Unprecedented. It’s a word we’ve heard a lot. And with good reason. Before 2020 very few of us, if any, would have collectively suffered such a crisis – two crises in fact, health and economic – at the same time. Lynne Cadenhead looks at personal strategies for getting through – and past – a crisis.
“The COVID-19 crisis has caused all of us to worry to a lesser or greater extent about health, how to pay our bills, feed ourselves and keep a roof over our heads. Government support has been put in place. Some businesses are still concerned about whether it will be enough – businesses built over many years were put on hold and may be risking failure. For business owners it has been a time of worry, stress, loneliness, vulnerability.
But it gets better. I know from experience.
I went through the financial crisis of 2008, and whilst nothing compared to what we have experienced in 2020, it was brutal for my business. Terrifying and soul-crushingly brutal. My company that I had grown for four years from start-up was flying and by the middle of 2008 I had forward orders for Christmas for 50,000 units, and multiple listings for my games throughout the UK in major supermarkets and other well-known chains. I thought I could do no wrong!
Then things started to go wrong. Badly wrong. Almost overnight those orders went from 50,000 to ZERO. Pretty tough when you have paid upfront for manufacturing and 90% of your annual sales are in December – if you don’t sell then you won’t sell until the following Christmas (note to self, avoid products and companies with lumpy cashflow in future…).
I got through it though and told myself next year would be better. Things improved, I got a new deal with a TV game…and then that Christmas was also horrendous, with really bad weather that brought much of the country to a grinding halt, stock stuck in containers at ports, stock ruined by bad weather and no comeback. A second bad year piled on top of the first one…
Yet you keep going. Every day you come in and think “It will be better today”, and sometimes it’s not, it’s worse. You can feel lost, alone, stressed, vulnerable. You do everything you can and it feels like nothing works.
Then one day you turn the corner and things get better and you are on the up again. Every single successful entrepreneur I have spoken to has said the same thing to me over many years. The deepest and darkest moments in their business have, in hindsight, been their most valuable experiences. Crucial turning points which have taken their business onto success in ways they never would have previously dreamt of.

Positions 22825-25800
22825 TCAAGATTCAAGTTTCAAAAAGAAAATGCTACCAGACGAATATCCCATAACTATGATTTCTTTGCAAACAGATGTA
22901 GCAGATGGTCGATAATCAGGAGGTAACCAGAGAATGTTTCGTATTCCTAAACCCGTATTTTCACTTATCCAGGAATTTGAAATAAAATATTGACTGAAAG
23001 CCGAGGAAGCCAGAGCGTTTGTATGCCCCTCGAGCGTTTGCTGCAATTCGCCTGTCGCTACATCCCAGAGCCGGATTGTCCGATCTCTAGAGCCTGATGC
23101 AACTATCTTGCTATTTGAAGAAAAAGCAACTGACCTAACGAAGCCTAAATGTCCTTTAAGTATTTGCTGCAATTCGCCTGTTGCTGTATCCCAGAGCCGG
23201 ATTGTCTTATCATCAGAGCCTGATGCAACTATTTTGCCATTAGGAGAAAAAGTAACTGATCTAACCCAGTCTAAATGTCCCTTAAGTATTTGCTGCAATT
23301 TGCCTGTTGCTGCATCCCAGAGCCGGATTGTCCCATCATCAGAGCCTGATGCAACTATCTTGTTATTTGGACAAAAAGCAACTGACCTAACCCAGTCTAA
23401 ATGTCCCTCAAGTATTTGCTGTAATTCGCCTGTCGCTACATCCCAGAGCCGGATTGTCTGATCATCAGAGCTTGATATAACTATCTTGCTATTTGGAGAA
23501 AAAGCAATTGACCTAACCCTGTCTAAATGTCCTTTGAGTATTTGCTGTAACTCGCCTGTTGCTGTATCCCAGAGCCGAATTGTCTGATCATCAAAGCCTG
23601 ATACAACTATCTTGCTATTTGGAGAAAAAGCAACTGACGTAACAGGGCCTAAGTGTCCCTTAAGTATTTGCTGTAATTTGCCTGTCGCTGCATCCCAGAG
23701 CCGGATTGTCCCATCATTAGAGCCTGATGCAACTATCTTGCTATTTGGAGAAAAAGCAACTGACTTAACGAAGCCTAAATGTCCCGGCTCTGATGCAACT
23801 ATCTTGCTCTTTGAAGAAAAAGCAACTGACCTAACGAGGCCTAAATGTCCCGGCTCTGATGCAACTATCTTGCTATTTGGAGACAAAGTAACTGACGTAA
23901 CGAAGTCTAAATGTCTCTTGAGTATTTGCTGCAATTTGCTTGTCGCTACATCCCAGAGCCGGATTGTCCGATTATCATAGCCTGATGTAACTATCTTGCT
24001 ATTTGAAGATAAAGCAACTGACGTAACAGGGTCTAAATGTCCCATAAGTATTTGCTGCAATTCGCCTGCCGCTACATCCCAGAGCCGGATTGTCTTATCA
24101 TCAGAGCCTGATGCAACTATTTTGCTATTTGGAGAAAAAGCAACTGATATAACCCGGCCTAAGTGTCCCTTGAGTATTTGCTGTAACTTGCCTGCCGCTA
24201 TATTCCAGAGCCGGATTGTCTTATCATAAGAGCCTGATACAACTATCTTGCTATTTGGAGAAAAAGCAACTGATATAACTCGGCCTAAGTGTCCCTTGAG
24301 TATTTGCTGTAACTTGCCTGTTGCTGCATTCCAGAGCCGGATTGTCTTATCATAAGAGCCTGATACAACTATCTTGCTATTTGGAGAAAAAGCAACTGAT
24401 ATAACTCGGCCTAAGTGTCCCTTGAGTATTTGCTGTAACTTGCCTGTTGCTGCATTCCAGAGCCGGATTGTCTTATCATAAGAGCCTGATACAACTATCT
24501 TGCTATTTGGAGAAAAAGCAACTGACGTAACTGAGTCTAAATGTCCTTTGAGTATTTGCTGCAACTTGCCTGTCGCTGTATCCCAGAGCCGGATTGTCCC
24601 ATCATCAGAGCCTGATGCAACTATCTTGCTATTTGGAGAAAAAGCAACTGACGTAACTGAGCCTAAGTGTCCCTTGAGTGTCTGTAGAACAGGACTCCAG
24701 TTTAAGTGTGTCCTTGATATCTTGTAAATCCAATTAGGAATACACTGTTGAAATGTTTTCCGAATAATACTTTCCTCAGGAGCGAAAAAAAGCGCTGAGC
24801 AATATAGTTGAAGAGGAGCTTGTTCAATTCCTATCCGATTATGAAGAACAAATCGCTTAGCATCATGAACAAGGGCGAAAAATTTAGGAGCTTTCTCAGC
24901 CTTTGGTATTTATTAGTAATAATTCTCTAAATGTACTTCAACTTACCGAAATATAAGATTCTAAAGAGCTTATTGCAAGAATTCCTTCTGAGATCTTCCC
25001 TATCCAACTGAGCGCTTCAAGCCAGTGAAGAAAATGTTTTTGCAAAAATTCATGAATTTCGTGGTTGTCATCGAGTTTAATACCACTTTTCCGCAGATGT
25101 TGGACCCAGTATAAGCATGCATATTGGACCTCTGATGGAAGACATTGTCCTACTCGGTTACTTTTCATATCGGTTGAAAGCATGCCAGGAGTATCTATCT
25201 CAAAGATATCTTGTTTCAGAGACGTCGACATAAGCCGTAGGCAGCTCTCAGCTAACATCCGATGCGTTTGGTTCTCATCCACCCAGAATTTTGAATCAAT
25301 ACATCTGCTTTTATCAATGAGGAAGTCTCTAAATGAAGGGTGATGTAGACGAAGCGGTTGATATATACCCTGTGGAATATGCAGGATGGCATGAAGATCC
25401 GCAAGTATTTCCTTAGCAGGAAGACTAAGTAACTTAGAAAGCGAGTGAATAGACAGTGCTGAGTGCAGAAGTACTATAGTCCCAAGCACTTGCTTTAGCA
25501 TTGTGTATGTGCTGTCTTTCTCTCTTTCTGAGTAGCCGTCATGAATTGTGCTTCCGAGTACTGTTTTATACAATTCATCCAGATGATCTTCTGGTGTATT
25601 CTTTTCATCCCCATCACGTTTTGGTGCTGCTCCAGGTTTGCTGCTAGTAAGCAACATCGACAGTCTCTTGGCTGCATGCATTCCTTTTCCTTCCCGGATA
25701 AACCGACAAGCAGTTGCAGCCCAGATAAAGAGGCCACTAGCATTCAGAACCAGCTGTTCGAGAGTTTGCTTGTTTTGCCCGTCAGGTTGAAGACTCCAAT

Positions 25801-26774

A crisis, in time, can be the same critical turning point for you too.
Here are some pointers from me to help you through a crisis.
- Right now, today, it’s ok to feel confused and worried. It’s ok to feel unmotivated. It’s ok to do nothing. It’s ok to pause. But not for too long. Take the time to process what has happened and what you may have lost, but you need to get going again pretty soon.
- Get into survival mode FAST. Do everything you can to protect your business in the immediate short term. Forensically analyse every single cost and cut where you can (and you can usually cut a lot more than you think you can) without compromising your core values. Only you know what is important to you. Stay true to your purpose and your values.
- Stop being such a perfectionist – it’s both a blessing and a curse for entrepreneurs! Do you really need a label at 10p when a 5p label would do the job just as well? Time to compromise.
- Look after your customers and suppliers, even although they can’t pay you or work with you, and your people. You will need them later when they are all ready to come back and they will remember that you cared for them.
- Repurpose whatever and wherever you can right now. How can you adapt, change, adapt and change your product and services right now?
- Ask for help. Most of the help you need is out there if you ask for it. Be honest about what you need. Don’t sugar-coat it.
- Now you need to thrive. The companies that will come through this crisis and flourish will be the ones that have embraced Dual Thinking – Survive and Thrive. Deal with the here and now but at the same time look ahead and plan for what the world will be like in a year’s time when we are emerging from this. It will be a very different place – how can you thrive in that new world?
Entrepreneurs are really good at dealing with uncertainty and making decisions in the absence of knowledge. It’s time to bring these skills to the forefront in this uncertain world. Thrive and survive. This too shall pass, and when it does, you’ll be ready for it.”
A version of this article first appeared on www.wescotland.co.uk